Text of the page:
Master the art of Outrigger Canoe Paddling

Learn the canoe parts, some history, and paddling basics

Canoe Diagram

Pay particular attention to the ama and iako
The outrigger ama (float) is the essential design modification which sets outrigger canoes apart from all others. It evolved through thousands of years of experimentation and it is the most efficient way to stabilize a dug out canoe. Traditionally, the ama has always been fitted onto the left side of the canoe and this remains the same for paddling today.
The Hawaiian outrigger canoe is one of hundreds of outrigger types across the region of Oceania, encompassing Melanesia, Micronesia and Polynesia. The ama is attached to the canoe hull by way of two iako’s (canoe spreader bars).
Outrigger Terminology

AMA (ah-mah): The outrigger float

‘IAKO (ee-ya-ko): Bars that hold the ama to the va’a

VA’A (vah-ah): The canoe

UNE (oo-nay): To lever. The action a paddler takes to help turn the bow of the canoe.

KAHI (kah-hee): To cut. Using the blade of the paddle cut in the same line as the canoe.

HO‘OMAKAUKAU! (Hoh oh MAH cow cow): Get ready or get set!

KAU! (Kah Oo: )Place (or plant) the blade.

HOE (ho aee): Paddle! And off you go.

HUKI!!! (hoo key): Pull, GET INTO IT!


Outrigger canoe racing evolved as a natural extension of the peoples of Oceania’s use of these amazing craft for their everyday survival in fishing the oceans and in traveling between island groups, culminating in epic journeys of up to and over 3000 miles. These people journeyed in double hulled voyaging canoes which still exist today.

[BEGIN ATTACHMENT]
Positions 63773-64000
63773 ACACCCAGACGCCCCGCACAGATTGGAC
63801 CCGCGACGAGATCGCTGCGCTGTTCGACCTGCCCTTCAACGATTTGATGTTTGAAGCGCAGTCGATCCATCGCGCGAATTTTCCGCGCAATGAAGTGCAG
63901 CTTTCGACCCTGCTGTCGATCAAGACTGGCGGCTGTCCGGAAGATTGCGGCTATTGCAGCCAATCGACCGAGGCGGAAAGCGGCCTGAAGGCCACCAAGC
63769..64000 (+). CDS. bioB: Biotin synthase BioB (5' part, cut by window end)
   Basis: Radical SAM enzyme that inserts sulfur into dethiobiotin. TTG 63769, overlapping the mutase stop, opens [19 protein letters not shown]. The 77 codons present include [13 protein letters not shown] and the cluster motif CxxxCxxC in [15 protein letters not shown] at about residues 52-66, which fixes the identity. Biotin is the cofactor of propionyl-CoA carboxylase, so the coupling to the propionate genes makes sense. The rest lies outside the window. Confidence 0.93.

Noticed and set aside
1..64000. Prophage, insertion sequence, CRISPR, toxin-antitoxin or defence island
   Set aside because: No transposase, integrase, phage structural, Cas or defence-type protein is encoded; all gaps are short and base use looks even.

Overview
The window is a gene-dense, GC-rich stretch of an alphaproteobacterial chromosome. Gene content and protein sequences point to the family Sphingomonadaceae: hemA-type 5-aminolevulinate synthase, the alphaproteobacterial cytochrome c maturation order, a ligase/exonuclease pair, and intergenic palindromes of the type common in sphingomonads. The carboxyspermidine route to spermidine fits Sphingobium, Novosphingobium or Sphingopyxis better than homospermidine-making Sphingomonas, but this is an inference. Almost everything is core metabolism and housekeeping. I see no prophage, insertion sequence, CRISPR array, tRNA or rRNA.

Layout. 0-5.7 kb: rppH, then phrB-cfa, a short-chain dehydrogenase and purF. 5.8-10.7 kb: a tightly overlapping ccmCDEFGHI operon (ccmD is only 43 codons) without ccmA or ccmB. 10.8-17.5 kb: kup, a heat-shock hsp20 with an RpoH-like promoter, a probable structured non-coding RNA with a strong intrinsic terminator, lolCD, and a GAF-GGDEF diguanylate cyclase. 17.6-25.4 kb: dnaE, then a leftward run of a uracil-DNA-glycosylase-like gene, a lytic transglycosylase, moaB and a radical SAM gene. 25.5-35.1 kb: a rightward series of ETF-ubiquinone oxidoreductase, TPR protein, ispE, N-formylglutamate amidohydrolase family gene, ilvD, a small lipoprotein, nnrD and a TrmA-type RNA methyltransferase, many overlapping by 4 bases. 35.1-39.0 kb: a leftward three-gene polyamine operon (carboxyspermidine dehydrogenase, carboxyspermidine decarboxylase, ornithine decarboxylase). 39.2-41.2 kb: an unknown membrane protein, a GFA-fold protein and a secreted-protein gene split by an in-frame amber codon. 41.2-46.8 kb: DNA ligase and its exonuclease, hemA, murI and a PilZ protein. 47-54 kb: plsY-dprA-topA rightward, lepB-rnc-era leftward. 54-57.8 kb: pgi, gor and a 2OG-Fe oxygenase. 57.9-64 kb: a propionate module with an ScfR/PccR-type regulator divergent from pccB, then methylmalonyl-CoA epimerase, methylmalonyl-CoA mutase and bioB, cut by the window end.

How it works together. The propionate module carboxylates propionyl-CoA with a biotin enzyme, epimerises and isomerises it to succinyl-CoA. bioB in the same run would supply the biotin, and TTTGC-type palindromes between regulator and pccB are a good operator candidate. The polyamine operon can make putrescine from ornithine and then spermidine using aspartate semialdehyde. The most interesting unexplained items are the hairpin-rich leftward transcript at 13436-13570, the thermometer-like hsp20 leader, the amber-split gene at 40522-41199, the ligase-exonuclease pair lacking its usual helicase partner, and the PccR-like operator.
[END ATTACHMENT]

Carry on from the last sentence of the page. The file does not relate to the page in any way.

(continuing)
Canoe racing became an important part of island life, as much pride and prestige was placed on victory. During the European occupation of many of the islands, specifically in Hawaii in 1820, canoe racing was effectively banned and paddles were replaced with bibles. Later in 1876 King David Kalakaua reinstated the sport. By 1908 the first two outrigger canoe clubs were founded; Outrigger Canoe Club and Hui Nalu.

Hawaii became the birthplace of contemporary outrigger canoe racing, with a governing body being established in 1950 the Hawaiian Canoe Racing Association. The sport has since spread far and wide to Tahiti, New Zealand, Samoa, Cook Islands, New Caledonia, USA, Canada, France, England, Italy, South Africa, Guam, Hong Kong, Australia, Fiji and is expanding all the time. There are an estimated 35,000 outrigger canoe paddlers worldwide, and the sport is currently experiencing huge growth.
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